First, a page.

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Jeff Koons's latest achievement: a new standard in prolix, complacent, solipsistic, muddled drivel

A review of Jeff Koons: Conversations with Norman Rosenthal. Koons’s sub-adult work is not worth getting cross about – although it has nonetheless proved poisonous to younger artists

25 October 2014

9:00 AM

25 October 2014

9:00 AM

Jeff Koons: Conversations with Norman Rosenthal Jeff Koons and Norman Rosenthal

Thames & Hudson, pp.296, £19.95

Jeff Koons is, by measures understood in Wall Street, the most successful living artist. But he’s a slick brand manager rather than a tormented creative soul. The Koons brand includes a stainless steel bust of Louis XIV, a red aluminium lobster and balloon dogs, plus countless knock-offs of novelty-store dross.

It is tempting to think Koons a vulgarian and condemn his art as crapola, but to do so would be lazy. There’s no point in criticising him for his cynical exploitation of the credulous art market, since that is exactly his intention. Futile to damn him as vacuous; he’d be flattered.

All artistic achievement can be assessed in terms of skill, talent and genius. Koons has very little technical skill: his work is made by production-line assistants. He stands back from the process and the product. Duchamp? Warhol? Oh yes, we have been here before. The great Robert Hughes said that, so far as a sculptor’s skills were concerned, Koons would have difficulty carving his name on a tree.

But he has talent and genius in abundance. The sheer nerve of seeing through such a vast amount of derivative tosh is in itself a source of admiration and fascination. Early on, he was a tribute-groupie of the first generation of Pop Artists. Then he evolved into a very clever impresario of re-manufactured tat. Is it kitsch to reproduce kitsch? That was a recurrent question as, suppressing the gag reflex, I leafed through this book.

I want to be careful not to dismiss him entirely. Who is to say whether the industrialised high finish of a Koons balloon ‘sculpture’ will not one day be seen with the same affection that we now accord Caravaggio’s chiaroscuro or Van Gogh’s impasto? Koons’s crass one-liners might be an articulate commentary on our troubled civilisation. Ilona Staller, a comely Italian stripper who was briefly his wife, muse and well-publicised model, was his La Fornarina, his Simonetta Vespucci, his Hendrickje Stoffels.

What Koons does is play with the idea of art, or of what art has become. I doubt that any very sensitive or intelligent person would feel exaltation when confronted by a Koons, but it is not worth getting cross about his sub-adult work. Its expensive and charmless vacuity is perhaps a penetrating comment on contemporary values. Meanwhile, more certainly, Koons’s vast influence and huge wealth have a poisonous effect on a younger generation of ambitious artists equipped merely with skill.

To understand what’s happening, you need to appreciate the miscegenated and incestuous couplings of the art world. Koons once worked on the membership desk at New York’s MoMA, where he was well placed to ponder Kurt Vonnegut’s comment that modern art is a conspiracy between shysters and the rich to make poor people feel stupid. He soon joined the self-adoring conga line of curators, critics and art-fair entrepreneurs who populate the art world. But let it be noted that the word ‘world’ does not indicate breadth; rather the opposite. The art world is an enclosed order every bit as narrow and purblind and obsessive and exclusive as budgie world or caravan world.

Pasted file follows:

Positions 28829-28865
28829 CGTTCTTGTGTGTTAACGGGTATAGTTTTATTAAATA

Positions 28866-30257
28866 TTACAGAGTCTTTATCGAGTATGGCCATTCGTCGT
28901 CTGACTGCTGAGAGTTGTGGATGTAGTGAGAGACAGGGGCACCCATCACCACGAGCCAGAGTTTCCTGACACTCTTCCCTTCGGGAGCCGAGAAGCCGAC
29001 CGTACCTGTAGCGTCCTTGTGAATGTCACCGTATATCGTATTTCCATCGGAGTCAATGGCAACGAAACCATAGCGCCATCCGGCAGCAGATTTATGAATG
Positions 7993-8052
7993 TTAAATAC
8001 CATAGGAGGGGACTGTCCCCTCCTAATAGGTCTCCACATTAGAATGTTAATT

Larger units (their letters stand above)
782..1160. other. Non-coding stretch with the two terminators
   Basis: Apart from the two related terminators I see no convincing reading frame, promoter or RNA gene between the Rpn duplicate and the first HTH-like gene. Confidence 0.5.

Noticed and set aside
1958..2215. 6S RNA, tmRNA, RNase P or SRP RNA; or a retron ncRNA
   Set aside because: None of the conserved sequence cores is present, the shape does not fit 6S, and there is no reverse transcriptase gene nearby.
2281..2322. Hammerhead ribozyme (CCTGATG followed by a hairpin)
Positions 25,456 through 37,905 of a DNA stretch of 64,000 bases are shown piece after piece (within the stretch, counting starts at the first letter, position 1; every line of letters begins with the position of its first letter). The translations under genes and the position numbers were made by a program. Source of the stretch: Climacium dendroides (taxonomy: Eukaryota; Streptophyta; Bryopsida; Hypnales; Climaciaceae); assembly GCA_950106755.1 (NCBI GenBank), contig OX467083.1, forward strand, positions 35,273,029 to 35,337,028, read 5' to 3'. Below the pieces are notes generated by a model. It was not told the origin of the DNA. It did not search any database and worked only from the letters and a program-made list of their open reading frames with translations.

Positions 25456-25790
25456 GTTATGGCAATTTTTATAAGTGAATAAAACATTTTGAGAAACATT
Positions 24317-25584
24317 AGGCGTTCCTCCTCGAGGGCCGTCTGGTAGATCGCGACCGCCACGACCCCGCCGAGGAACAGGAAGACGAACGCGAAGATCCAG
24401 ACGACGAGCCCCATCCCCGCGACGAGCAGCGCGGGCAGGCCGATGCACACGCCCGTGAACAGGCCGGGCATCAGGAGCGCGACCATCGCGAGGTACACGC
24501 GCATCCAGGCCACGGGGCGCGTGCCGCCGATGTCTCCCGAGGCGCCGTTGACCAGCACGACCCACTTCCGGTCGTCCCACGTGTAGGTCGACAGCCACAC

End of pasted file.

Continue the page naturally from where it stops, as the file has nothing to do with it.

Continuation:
‘Inflatable Flower and Bunny’ , 1979
‘Inflatable Flower and Bunny’ , 1979

This book is an illustrated transcript of conversations between Koons and the art world’s Norman Rosenthal. The latter is the rebarbative curator who, via his hosting of the Sensation exhibition when he was in charge of these things at the Royal Academy, has forever become associated with the Young British Artists. He is a sort of aestheticised Simon Cowell. Of course, the YBAs hold the egregious Koons and his tacky achievements in thrall. Yet to the dusty old academicians, Rosenthal vaingloriously debauched a fine and ancient tradition by prioritising meretricious and attention-seeking rubbish. Myra Hindley, anyone? To others, he was a bold innovator with a fresh eye. The truth is perhaps somewhere in between.


The Rosenthal-Koons Q&A published here sets, for me, a new standard of prolix, complacent, solipsistic, sycophantic, muddled drivel. It is so bad, satire is impossible, so here are my two favourite exchanges. They give a clear impression of the critical insights available in this book.

NR: Do you think that Bob Hope and Louis XIV were complacent au fond in a certain way ?
JK: It’s hard to say, Norman.

Or:

NR: Which part of Europe did [your family] come from, do you know?

JK: From Germany.

NR: So they were a German family.

I once met Koons in Paris. He was rather likeable: dapper in a suit, trim and with a nice tan. The expensive dentistry was almost electro-luminescent. Indeed, he looked for all the world like the bond trader he once was. Here is the transcript of a conversation we never had:

SB: Your work makes me feel sick and depressed.

JK:That’s cool.

SB:I find your insistent repetition of feeble ideas boring.

JK: That’s just as I hoped, Stephen.

SB: How much are you worth?

JK: Several billion dollars.

Kitsch is the corpse that’s left when anger leaves art. I am not saying Koons is kitsch, but there is no anger here. Just deadly smugness.

Available from the Spectator Bookshop, £16.45 Tel: 08430 600033. Stephen Bayley’s Ugly: The Aesthetics of Everything was published in 2012.


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